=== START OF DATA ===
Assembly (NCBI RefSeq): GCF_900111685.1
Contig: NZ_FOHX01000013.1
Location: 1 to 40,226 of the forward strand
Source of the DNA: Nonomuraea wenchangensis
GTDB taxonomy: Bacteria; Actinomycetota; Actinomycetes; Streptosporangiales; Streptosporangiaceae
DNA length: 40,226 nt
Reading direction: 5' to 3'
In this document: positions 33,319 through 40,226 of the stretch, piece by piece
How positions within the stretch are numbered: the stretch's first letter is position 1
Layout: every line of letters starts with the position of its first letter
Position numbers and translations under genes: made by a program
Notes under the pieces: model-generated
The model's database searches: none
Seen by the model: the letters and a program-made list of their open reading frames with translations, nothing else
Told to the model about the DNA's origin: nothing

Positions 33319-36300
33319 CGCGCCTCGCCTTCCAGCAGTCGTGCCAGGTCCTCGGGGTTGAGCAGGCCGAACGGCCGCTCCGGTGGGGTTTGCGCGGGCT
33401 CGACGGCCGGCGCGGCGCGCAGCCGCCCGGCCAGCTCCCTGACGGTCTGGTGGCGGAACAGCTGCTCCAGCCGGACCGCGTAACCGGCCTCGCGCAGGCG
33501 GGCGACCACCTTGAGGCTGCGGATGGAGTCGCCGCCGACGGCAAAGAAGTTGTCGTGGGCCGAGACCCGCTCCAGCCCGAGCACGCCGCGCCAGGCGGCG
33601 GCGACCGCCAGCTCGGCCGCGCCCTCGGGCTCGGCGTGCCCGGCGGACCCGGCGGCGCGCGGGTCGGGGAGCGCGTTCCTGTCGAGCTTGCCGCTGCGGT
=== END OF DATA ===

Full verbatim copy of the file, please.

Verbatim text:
Assembly (NCBI RefSeq): GCF_900111685.1
Contig: NZ_FOHX01000013.1
Location: 1 to 40,226 of the forward strand
Source of the DNA: Nonomuraea wenchangensis
GTDB taxonomy: Bacteria; Actinomycetota; Actinomycetes; Streptosporangiales; Streptosporangiaceae
DNA length: 40,226 nt
Reading direction: 5' to 3'
In this document: positions 33,319 through 40,226 of the stretch, piece by piece
How positions within the stretch are numbered: the stretch's first letter is position 1
Layout: every line of letters starts with the position of its first letter
Position numbers and translations under genes: made by a program
Notes under the pieces: model-generated
The model's database searches: none
Seen by the model: the letters and a program-made list of their open reading frames with translations, nothing else
Told to the model about the DNA's origin: nothing

Positions 33319-36300
33319 CGCGCCTCGCCTTCCAGCAGTCGTGCCAGGTCCTCGGGGTTGAGCAGGCCGAACGGCCGCTCCGGTGGGGTTTGCGCGGGCT
33401 CGACGGCCGGCGCGGCGCGCAGCCGCCCGGCCAGCTCCCTGACGGTCTGGTGGCGGAACAGCTGCTCCAGCCGGACCGCGTAACCGGCCTCGCGCAGGCG
33501 GGCGACCACCTTGAGGCTGCGGATGGAGTCGCCGCCGACGGCAAAGAAGTTGTCGTGGGCCGAGACCCGCTCCAGCCCGAGCACGCCGCGCCAGGCGGCG
33601 GCGACCGCCAGCTCGGCCGCGCCCTCGGGCTCGGCGTGCCCGGCGGACCCGGCGGCGCGCGGGTCGGGGAGCGCGTTCCTGTCGAGCTTGCCGCTGCGGT